A: Yes, you will need to soak them overnight in a large bowl. Be sure they are covered with 3 inches of water as they expand. Drain them the following day and bring them to a boil in a large pot of water. Boil for 5 minutes and then turn down to low and simmer for about 1 hour. When they are soft and not dry in the middle they are done.
Q: Can I make this in my high speed blender?
A: Yes, but you may need to slowly drizzle some extra virgin olive oil in while blending to get the hummus to “flow” and get really smooth.
Q: Are there a lot of calories in hummus?
A: Everything in moderation. Enjoy a few scoops, but keep in mind hummus is packed with nutrients. If you’re worried, keep scrolling for our hummus nutrition facts.
If you like the exotic flavors of Middle Eastern food here are some of my favorites you can bookmark for later or pin them on Pinterest.
Middle Eastern lentil soup is a simple soup that has lots of rich flavors and little lemon juice.
Zatar or za’atar is a spice blend you can easily make at home for dipping oils, sprinkle on hummus or toasted pita bread.
A salad to try would be a traditional Middle Eastern style tabouleh or tabbouleh that consists of lots of parsley along with bulgur wheat, mint, tomato and onions. You will love the bright flavors in this dish!
Your meal Middle Eastern dinner would not be complete without a dessert of these pistachio rose water shortbread cookies. These are so easy to make and have such a nice floral note.
Here is a "mostly" traditional recipe for hummus with tahini and garlic. You can whip this up quickly for a delicious and healthy appetizer. I like a little cumin in mine also. My Jordanian chef friend suggests adding yogurt for a smoother texture.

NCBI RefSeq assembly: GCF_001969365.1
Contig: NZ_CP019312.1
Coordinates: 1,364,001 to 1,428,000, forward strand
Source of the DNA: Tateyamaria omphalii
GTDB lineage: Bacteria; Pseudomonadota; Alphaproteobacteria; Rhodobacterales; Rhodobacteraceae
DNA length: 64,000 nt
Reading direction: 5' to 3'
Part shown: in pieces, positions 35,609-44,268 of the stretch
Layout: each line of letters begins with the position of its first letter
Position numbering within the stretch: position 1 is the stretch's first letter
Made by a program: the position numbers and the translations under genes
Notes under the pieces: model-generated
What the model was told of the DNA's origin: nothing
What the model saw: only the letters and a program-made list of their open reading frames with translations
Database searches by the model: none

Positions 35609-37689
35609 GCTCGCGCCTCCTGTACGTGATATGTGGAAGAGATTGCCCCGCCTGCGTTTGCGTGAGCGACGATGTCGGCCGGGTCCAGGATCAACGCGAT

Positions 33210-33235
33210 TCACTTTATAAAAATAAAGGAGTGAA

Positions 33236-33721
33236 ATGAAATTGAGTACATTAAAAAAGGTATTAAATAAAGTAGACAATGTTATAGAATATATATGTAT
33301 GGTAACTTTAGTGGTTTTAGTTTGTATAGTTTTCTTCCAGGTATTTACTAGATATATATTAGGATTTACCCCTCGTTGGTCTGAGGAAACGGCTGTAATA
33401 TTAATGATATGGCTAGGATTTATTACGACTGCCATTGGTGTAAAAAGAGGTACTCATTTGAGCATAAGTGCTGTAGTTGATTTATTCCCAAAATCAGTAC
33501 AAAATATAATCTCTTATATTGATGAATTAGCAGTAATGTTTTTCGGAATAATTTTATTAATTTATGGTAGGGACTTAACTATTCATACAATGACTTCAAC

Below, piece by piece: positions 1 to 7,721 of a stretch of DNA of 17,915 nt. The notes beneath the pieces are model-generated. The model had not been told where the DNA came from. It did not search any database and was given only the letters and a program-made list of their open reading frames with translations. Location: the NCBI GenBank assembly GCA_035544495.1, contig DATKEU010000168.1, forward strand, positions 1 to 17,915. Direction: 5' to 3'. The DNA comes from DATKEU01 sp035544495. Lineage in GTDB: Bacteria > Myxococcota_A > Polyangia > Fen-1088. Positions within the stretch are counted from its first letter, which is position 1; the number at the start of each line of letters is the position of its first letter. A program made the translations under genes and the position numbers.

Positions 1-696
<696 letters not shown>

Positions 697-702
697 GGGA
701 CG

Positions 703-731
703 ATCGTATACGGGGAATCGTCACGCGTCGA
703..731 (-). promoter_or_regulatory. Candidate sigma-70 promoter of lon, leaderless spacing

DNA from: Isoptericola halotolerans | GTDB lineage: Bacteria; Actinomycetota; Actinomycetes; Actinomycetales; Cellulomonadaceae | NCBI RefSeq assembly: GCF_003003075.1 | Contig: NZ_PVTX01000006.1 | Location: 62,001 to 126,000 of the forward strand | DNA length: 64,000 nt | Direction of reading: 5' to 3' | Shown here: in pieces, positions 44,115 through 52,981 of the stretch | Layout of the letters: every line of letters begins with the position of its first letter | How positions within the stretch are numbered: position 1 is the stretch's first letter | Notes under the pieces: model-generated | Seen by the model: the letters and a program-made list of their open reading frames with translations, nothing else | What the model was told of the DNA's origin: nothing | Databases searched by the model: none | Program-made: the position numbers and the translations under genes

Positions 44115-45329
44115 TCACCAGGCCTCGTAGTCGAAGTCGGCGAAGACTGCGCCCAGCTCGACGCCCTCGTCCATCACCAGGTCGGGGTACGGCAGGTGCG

- 15.5 oz garbanzo 1 can, drained and rinsed
- 1/4 tsp cumin
- 2 Tbsp tahini
- 1/4 tsp black pepper fresh cracked
- 1 clove garlic
- 6 oz plain yogurt Greek yogurt is fine too or vegan yogurt
- 1/4 cup lemon juice fresh squeeze - juice 1 lemon
- 2-3 Tbsp extra virgin olive oil for drizzling on top
- 1 tsp za'atar for sprinkling on top
Rinse garbanzo beans and place in food processor for a slightly textured hummus. For smoother type hummus see the notes below.
Add the cumin, tahini, black pepper and garlic clove to the food processor.
Add ½ of the Greek yogurt and ½ of the lemon juice and start blending on high in the food processor. The hummus should "flow" as it gets smooth. Add more Greek yogurt and lemon juice until you reach the desired consistency. Scrape down the sides of the food processor bowl while gradually adding more Greek yogurt and lemon juice.
Place in serving dish and drizzle olive oil on top with za'atar.
- Serve with toasted pita wedges
Steps for a smooth restaurant style hummus:
- Place the garbanzo beans in a bowl and add 1.5 tsp baking soda then stir to combine.
- Once coated, pour into a sauce pan on medium heat and stir until they are hot.
- Pour the hot garbanzo beans into a bowl of cold water and vigorously rub them between your palms to remove the skins.
- Pour off the skins and add more water. The skins will float off the top as you pour.
- Add more water and rub the beans with your hands two or three more times, pouring off the skins each time until all have been removed.
- Rinse and drain the beans then follow the steps above to blend.
Tips and frequently asked questions:
- Refrigerate any unused portion and try use up your hummus in 3-4 days.
- I never freeze mine as that would ruin the consistency.
- Can I add other flavors to the hummus?
Sure, you can swap out some of the moist ingredients for others so reduce the yogurt but add some roasted red peppers or avocado. The key is to watch the consistency while blending. You can also experiment with spices. Sometimes I like to add a little Spanish smoked paprika to mine.
- Can I use dried garbanzo beans?
Yes, you will need to soak them overnight in a large bowl. Be sure they are covered with 3 inches of water as they expand. Drain them the following day and bring them to a boil in a large pot of water. Boil for 5 minutes and then turn down to low and simmer for about 1 hour. When they are soft and not dry in the middle they are done.
Can I make this in my high speed blender?
Yes, but you may need to slowly drizzle some extra virgin olive oil in while blending to get the hummus to "flow" and get really smooth.